Rubin will wander over to the Bookstock history table, where he might pick up a title about WWII. He’s always happy to find – “pounce on,” he says – a book by a friend like the late Elmore Leonard, or Love in the Driest Season by Neely Tucker, the true story of a couple who adopt a girl left to die in a field in Zimbabwe. Rubin says he was “sobbing” by the end. Or maybe he’ll pick up an early Robert B. Parker or something by Dennis Lehane. He’ll be happy to see All Quiet on the Western Front and Johnny Got His Gun, favorites from high school, though he won’t open them because he loved them so much he doesn’t want to chance losing anything in a second reading. A lot of times he’ll buy something “I didn’t even know I wanted” and then it becomes a favorite, like Brainiac: Adventures in the Curious, Competitive, Compulsive World of Trivia Buffs by “Jeopardy” champ Ken Jennings (“It’s screamingly funny,” Rubin says).
From Bookstock, titles find their way to Farmington Hills where Rubin, the father of two sons, lives with his wife, Marcy Hayes. He’s always reading four books at the same time, so one will be on his nightstand (now it’s Killers of the Flower Moon), one in the basement for when he’s doing laundry (“I’m the laundry god in our house”) and one in the car, in case he’s left waiting somewhere. Finally, he’ll take one to work for lunchtime because “Me, a sandwich and a book; it’s fabulous.”
This year’s co-sponsors are the Ann Arbor Jewish Community, B’nai B’rith Youth Organization, Brandeis University, Delta Kappa Gamma, Farber Hebrew Day School/Yeshivat Akiva, Frankel Jewish Academy, Hadassah-Greater Detroit Chapter, Hillel Day School PTO, Jewish Community Center of Metropolitan Detroit, Jewish Community Relations Council/AJC, Jewish Federation of Greater Ann Arbor, Jewish Federation of Metropolitan Detroit-Women’s Philanthropy, JVS Human Services, National Council of Jewish Women, Oakland Literacy Council and ORT America.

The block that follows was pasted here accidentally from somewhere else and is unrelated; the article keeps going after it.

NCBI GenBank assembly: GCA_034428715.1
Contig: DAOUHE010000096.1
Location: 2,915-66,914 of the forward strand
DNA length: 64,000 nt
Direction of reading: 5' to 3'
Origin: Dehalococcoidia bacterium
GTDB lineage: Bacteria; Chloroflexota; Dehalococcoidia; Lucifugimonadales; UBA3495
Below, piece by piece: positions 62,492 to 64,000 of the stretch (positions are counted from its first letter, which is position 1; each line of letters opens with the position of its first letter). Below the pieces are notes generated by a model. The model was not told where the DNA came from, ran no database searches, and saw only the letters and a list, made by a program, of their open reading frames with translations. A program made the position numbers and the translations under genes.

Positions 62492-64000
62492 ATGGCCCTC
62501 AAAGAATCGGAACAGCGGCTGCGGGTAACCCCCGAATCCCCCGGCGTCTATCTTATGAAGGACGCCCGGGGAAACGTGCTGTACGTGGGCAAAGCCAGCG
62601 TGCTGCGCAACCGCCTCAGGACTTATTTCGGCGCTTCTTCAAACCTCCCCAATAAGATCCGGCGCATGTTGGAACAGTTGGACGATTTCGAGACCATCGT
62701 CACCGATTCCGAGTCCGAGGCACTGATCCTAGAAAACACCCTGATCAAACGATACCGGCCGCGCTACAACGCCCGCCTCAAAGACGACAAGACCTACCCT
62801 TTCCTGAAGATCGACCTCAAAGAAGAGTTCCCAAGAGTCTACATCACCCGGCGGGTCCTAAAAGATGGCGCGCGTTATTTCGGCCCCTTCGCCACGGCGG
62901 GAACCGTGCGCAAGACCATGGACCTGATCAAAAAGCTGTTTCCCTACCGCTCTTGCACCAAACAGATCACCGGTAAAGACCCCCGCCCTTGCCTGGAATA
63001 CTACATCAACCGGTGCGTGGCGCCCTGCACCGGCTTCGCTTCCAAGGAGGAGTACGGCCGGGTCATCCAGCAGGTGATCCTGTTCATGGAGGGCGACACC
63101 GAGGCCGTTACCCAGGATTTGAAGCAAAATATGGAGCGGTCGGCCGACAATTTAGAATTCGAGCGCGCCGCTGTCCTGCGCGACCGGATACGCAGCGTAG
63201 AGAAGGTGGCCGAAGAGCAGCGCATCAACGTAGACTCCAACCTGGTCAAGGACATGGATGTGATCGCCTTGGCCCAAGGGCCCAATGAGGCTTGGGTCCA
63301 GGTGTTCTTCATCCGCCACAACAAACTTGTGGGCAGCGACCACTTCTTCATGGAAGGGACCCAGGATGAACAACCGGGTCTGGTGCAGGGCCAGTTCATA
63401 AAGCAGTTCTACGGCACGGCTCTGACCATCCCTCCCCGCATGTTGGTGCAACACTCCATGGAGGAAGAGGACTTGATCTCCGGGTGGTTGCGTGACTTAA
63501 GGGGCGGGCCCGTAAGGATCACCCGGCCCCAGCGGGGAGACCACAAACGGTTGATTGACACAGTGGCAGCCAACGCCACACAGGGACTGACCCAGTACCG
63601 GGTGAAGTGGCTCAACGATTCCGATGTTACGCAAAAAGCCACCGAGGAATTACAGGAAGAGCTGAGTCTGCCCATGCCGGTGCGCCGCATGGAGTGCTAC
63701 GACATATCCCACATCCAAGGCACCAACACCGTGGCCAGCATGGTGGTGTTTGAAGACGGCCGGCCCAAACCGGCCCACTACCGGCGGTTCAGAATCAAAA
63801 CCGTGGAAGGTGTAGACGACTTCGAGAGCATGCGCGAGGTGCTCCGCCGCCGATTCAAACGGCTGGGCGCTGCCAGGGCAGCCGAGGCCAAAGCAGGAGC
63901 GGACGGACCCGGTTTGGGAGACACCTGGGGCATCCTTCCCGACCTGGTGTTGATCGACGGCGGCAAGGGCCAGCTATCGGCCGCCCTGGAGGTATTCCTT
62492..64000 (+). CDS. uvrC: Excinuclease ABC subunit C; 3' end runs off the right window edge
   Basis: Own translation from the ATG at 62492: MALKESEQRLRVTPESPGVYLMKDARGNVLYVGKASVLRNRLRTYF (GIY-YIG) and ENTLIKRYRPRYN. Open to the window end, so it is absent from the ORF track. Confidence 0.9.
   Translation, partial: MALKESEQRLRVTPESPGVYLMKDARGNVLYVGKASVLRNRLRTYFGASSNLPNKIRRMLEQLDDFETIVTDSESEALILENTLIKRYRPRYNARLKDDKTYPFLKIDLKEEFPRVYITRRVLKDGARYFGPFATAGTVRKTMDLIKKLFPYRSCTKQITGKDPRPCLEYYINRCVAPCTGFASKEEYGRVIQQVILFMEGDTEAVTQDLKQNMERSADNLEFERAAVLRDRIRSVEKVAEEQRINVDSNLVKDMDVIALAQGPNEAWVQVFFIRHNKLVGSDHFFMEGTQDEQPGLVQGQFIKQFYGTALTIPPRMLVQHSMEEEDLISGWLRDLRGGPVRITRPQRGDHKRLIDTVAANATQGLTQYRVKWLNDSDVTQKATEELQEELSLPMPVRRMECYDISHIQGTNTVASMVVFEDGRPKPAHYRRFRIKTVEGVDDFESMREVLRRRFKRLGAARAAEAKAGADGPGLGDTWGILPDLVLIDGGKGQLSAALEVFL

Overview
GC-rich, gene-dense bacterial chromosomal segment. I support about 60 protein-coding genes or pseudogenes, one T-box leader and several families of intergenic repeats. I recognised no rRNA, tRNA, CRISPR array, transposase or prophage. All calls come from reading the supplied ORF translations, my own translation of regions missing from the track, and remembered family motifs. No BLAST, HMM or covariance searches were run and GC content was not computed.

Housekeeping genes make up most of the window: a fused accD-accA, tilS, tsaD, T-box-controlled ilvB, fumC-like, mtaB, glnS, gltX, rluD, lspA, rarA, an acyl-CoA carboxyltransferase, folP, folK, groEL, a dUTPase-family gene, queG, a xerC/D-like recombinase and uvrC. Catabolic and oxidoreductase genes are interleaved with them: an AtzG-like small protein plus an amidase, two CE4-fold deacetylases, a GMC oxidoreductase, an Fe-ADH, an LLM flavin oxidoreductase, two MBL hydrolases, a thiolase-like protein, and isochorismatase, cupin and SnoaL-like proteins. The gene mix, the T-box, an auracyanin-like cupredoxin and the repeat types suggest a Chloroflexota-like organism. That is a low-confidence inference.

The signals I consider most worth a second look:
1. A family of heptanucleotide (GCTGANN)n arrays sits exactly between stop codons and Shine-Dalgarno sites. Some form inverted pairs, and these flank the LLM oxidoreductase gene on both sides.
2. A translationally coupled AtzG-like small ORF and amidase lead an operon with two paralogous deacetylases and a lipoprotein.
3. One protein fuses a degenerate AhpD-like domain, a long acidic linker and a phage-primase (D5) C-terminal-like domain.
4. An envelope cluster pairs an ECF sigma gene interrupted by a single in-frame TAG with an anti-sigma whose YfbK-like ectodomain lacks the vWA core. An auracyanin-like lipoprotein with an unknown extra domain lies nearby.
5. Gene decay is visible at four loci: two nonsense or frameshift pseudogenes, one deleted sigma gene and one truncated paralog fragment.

Bookstock by the Numbers
- Number of volunteers: 800+
- Typical number of books for sale: 300,000+
- How many months it takes to prepare: 12
- Amount raised: More than $2 million for literacy and education projects throughout Michigan
Hours and Events
Sundays 11 a.m.-6 p.m.
Monday-Saturday 10 a.m.-9 p.m.
- Pre-sale: Sunday, April 7, 8:15-11 a.m. ($20 admission charge)
- Monday Madness: Monday, April 8. The first 2,000 shoppers receive giveaways and a chance to win a $100 VISA gift card every hour.
- Teacher Appreciation Days: Tuesday and Wednesday, April 9 and 10. From 3-9 p.m., teachers (with a valid ID) receive 50% off.
- BEST Awards: Tuesday, April 9, 5 p.m.: Presented to Detroit Public Schools Community District fourth-graders who wrote the top essays on “My Favorite Book Character…and Why.”
- Bookbuster Days: Thursday and Friday, April 11 and 12: From 3-9 p.m., buy three books and the fourth (least expensive item) is free. Plus: Spend $25 or more on either night and be entered in a drawing for skates signed by Olympic Gold Medalist Meryl Davis; four tickets to a Detroit Tigers game; two grandstand tickets to the Chevrolet Detroit Grand Prix presented by Lear.
- Cookstock: Saturday, April 13. All cookbooks are half price, with cooking and dining prizes awarded throughout the day.
- Half-price Finale: Sunday, April 29: All books and media are half price.
For information about Bookstock: (248) 645-7840, ext. 365, or visit bookstockmi.org.